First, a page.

Keane writes that Miloš, on the other hand, was “disgusted by facism” and worked “diplomatically behind the scenes to ensure the survival of Czech cinema – without soiling either his own or its reputation by manufacturing propaganda.” Miloš managed to shield many Czech film stars from working in Nazi productions and, though the number of Czech productions declined during this period, he was able to get 32 Czech films produced between 1939 and 1944. One of the most popular productions was Babička (The Grandmother), based on the 19th-century novel by Božena Němcová. Stories like Babička, considered a classic piece of Czech literature, helped preserve Czech culture during this period of Germanisation.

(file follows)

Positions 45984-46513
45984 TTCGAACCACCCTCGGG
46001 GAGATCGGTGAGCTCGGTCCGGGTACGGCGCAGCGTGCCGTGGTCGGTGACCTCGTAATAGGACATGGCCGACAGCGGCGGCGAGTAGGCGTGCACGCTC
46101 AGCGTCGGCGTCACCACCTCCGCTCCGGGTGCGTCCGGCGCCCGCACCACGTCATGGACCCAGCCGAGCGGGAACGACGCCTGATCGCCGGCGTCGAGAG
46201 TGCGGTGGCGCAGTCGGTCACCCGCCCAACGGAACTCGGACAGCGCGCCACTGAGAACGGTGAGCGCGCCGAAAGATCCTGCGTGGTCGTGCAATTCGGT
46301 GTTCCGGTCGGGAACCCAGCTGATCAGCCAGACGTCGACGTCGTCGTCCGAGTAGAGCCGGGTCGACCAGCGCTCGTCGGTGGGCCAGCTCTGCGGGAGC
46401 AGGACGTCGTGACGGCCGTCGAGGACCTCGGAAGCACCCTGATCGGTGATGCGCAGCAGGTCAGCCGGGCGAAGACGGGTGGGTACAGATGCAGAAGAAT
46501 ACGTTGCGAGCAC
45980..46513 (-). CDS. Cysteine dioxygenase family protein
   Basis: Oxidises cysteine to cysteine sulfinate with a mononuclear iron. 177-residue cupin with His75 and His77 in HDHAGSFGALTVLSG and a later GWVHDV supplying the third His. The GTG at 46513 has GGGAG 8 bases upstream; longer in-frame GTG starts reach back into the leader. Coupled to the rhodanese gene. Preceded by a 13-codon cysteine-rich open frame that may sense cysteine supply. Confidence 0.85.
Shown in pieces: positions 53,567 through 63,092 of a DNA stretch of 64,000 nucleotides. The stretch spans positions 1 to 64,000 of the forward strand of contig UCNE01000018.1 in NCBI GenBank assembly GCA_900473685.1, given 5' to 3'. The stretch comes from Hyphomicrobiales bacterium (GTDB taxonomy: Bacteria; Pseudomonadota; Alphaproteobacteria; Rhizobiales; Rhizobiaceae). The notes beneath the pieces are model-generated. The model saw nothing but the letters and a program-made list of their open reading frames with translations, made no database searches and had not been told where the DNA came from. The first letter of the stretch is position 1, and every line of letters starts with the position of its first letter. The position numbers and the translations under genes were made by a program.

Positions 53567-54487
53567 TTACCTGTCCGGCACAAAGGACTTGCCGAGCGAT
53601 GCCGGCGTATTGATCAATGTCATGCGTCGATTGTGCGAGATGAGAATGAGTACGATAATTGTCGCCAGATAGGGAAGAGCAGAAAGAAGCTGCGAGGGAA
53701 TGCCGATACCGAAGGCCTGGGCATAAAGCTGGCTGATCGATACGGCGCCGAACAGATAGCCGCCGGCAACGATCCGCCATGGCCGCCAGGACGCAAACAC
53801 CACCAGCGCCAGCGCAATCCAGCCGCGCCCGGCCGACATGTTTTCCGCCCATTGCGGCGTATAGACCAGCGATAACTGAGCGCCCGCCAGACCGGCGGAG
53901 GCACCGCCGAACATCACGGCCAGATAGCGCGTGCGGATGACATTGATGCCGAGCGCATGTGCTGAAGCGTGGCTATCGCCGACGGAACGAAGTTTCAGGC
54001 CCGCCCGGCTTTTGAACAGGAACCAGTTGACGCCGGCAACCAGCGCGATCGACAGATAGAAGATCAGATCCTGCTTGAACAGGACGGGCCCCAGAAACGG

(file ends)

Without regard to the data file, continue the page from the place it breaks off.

After the war, during the Czechoslovak government-in-exile, President Edvard Beneš signed Edict No. 50, which saw Barrandov Studio revert back to state ownership. Miloš went to live in Munich and never returned to Czechoslovakia. Only four years later, after the Communist coup, Barrandov once again became a locus for propagandists. Nevertheless, native talent was able to flourish, especially in the 1960s with the emergence of directors like Miloš Forman, Věra Chytilová, Ivan Passer, and Jiří Menzel. These Czech filmmakers ushered in a period now referred to as the Czech New Wave, a period characterised by films such as Chytilová’s Sedmikrásky (Daisies) and Forman’s Hoří, má panenko (The Fireman’s Ball), which lampoon communist ideology by showing its rigidity and essential incompatibility with Czech society. However, the blossoming of talent during the Prague Spring came to an abrupt end with the Warsaw Pact invasion of Czechoslovakia in 1968. Filmmakers like Forman, emigrated and continued their careers in exile. Barrandov Studio faced hardship in the following years.